An Introduction

I am not a cyclist, but I love travel, new experiences, and adventure...

I'm Sarah, the Program Manager for Friends of the Riverfront, a nonprofit in Pittsburgh that has been building trails and restoring the region's riverfronts for over 20 years.

The 25-mile Three Rivers Heritage Trail has helped transform Pittsburgh from an industrial city to a green one. We work to build, maintain, expand, and promote this riverfront trail system for cyclists, walkers, runners, commuters, and rollerbladers. The Three Rivers Heritage Trail is also a Pittsburgh hub, connecting to larger trail systems.

This year, we celebrate the completion of the last link in the Great Allegheny Passage - the final mile to form a complete trail connection between Washington D.C. and Pittsburgh.

In anticipation of the official grand opening Point Made! celebration on June 15, I'm joining the grand opening ride to pedal 335-miles from D.C. to Pittsburgh on the C&O Canal Towpath and the Great Allegheny Passage.

Count down the days -- and miles by taking a virtual tour with me from the Capital to the Burgh! I hope you'll enjoy following me on this amazing ride!

Monday, June 10, 2013

Mud, Muddier, Mudpies

Day 3: Shepherdstown, WV to Hancock, MD on the C&O Canal Towpath

Today it rained.

A "formal" breakfast at The Bavarian Inn was a pleasant surprise after waking up to see that rain had arrived over the Potomac, and the upscale restaurant was quite the sight with everyone in their biking gear. Our vouchers were golden tickets for anything on the menu, and so we all ate like kings. Eggs, sausage, bacon, biscuits, creamed beef...all turned in to instant fuel.

Not everyone in our group was riding today, but I was determined to tackle our longest ride yet.
I headed back to the trail on my own, to get a bit of a head start on the 52-mile day. I wasn't exactly sure how to dress for a day in the rain and I decided to go minimal -- no rain gear. The trail was already soggy and riddled with puddles and it was harder to keep pace without a riding buddy. That didn't last long. Soon Dave caught up with me, and later Chris joined us on his sweep and stayed with us as the last in the group.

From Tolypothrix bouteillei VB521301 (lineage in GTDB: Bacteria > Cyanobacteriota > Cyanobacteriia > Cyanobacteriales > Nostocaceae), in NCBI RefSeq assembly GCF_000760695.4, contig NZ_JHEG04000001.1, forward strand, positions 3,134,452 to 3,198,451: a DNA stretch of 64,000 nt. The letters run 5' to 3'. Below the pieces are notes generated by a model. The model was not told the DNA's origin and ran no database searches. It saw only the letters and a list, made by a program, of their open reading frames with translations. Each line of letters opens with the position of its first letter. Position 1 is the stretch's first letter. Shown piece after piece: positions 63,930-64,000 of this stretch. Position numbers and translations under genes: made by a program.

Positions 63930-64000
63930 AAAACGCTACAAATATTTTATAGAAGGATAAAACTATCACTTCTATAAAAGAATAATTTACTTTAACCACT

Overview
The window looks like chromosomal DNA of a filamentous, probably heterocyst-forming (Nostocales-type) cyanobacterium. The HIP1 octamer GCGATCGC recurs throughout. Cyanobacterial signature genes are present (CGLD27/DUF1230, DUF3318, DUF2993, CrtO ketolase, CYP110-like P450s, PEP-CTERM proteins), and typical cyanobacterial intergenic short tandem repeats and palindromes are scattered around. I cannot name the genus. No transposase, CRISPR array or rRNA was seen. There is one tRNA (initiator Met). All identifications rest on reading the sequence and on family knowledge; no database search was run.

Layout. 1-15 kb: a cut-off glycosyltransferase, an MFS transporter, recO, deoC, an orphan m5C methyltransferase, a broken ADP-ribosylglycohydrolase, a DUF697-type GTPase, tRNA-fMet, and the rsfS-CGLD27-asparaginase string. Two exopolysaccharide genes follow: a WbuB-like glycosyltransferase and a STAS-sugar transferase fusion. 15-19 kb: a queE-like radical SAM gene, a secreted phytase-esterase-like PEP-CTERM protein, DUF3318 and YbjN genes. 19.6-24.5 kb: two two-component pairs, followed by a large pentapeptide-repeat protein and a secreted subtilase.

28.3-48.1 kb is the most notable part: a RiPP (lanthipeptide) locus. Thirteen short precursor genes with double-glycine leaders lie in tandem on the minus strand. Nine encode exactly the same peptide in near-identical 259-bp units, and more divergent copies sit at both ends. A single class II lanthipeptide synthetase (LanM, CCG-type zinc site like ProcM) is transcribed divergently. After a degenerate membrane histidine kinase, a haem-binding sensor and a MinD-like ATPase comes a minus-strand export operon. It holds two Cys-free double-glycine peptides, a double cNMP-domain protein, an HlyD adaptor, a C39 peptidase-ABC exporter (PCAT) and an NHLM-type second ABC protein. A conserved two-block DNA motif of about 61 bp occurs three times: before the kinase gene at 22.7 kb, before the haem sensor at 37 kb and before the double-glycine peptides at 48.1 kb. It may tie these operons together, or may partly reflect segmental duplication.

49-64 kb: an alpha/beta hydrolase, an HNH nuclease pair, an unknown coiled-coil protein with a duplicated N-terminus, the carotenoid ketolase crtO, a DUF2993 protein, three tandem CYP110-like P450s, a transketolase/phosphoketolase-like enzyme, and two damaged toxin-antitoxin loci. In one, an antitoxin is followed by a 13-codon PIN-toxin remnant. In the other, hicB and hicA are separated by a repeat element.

Dam 4 on the Potomac River
The rain was constant and I was quickly soaked and muddy. The ride was still enjoyable, but not as quick as yesterday had seemed. There was a dam that was pretty even in the rain, and the paved sections of trail at Big Slackwater were a welcome surprise, and very beautiful. We called it a "Mini Great Wall."
The paved section at Big Slackwater
We rode about half our miles before lunch, stopping at one point to help some other riders with a flat tire. There was much less traffic on the trail today, and for the first couple hours we only passed one person.

I was somewhere beyond soaked, but somehow it was nice to just allow the rain to fall and not to have to worry about trying to stay clean and dry.

As we arrived in Williamsport, MD for lunch, the rain had let up, but a tree branch fell by the trail just after we passed it. We heard a couple of these throughout the day, and even moved a large fallen branch that had blocked the trail near the end.

We rode up to The Desert Rose Cafe, and I was a bit worried about walking inside, but the people there were so welcoming and accommodating of trail users! This was truly a wonderful business along the trail, they told us how business from the trail had allowed them to expand, and we also got to talk with several other riders from Pittsburgh who were traveling the opposite direction.

Outside the Desert Rose Cafe
Lunch was delicious, and such a good value. A pick two deal with half a turkey bacon avocado ranch wrap, a big bowl of red bean and rice soup, watermelon, and a coke for under $8! And they had NO problem with allowing us to sit down and eat just as we were, drenched and covered in mud.

Lunch at the Desert Rose Cafe -- everyone else had cleaned up a bit.
After lunch, the rain had stopped and it was about 10 miles to Fort Frederick. The trail was alive with wildlife, so much like a Disney movie that we expected singing. 6 deer, 2 bunnies, 2 turtles, a huge woodpecker, and too many squirrels to count.

When we arrived in Fort Frederick, we were already in need of power bars. One thing about mud, it really makes you hungry. We explored the Fort, which was a nice break in the day, and incredibly interesting. The men dressed in period attire inside were very helpful and knowledgeable and even checked the weather for us -- tornado warnings, but thankfully not in our path. Also, I don't know how, but neither of them even commented on how incredibly muddy I was (not gentlemanly, I suppose).

Muddy bikers invade Fort Frederick

Fort Frederick State Park, MD